A direct titration method for the determination of proteolytic activity is discussed. This involves the potentiometric measurement of the volume of 0.08 N NaOH required to maintain a constant pH (8.0) during the time of the hydrolysis. It is a sensitive method which presents several advantages; viz., it measures simultaneously protease and esterase activity, it follows the hydrolysis very closely and from the first stages; the titration is continuous and on the same sample. This method determines a constant fraction of the groups titratable by formol titration. The ratio formol: direct titration is represented by a factor "f" which is presumed to be distinct for each protein-enzyme system.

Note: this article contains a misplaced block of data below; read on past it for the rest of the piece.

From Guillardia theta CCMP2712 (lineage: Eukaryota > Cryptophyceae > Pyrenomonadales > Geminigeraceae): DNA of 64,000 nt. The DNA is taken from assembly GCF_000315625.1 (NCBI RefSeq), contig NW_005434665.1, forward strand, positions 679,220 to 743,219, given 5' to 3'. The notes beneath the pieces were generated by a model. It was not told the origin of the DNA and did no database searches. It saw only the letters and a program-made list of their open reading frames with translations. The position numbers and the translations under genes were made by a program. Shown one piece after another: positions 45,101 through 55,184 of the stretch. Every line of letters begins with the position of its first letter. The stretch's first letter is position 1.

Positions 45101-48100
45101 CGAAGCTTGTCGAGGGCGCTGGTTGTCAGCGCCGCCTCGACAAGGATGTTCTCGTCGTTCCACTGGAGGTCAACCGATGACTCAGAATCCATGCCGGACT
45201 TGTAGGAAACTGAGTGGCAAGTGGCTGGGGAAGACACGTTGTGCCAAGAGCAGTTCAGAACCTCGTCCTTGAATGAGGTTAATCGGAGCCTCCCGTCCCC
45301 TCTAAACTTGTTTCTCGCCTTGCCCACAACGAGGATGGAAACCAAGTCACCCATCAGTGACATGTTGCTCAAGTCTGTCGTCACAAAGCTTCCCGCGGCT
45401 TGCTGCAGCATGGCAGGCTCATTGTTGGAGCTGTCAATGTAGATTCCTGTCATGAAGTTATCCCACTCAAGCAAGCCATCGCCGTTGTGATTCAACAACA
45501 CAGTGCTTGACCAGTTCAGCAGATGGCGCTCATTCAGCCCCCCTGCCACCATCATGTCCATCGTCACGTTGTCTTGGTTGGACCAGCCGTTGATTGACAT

Kinetic studies, using this method, revealed that the rates of hydrolysis of mixtures casein-gelatin on one hand, casein-BAEE or gelatin-BAEE on the other, are always larger than those of the corresponding isolated substrates. In many cases the resulting rates are equal or nearly equal to the sum of the individual rates, even though the mentioned rates have been determined within the saturation zones for every substrate.
The former observations are inconsistent with the theory of the formation of an intermediary enzyme-substrate compound, unless it is assumed that the enzyme has a specific active group for each substrate.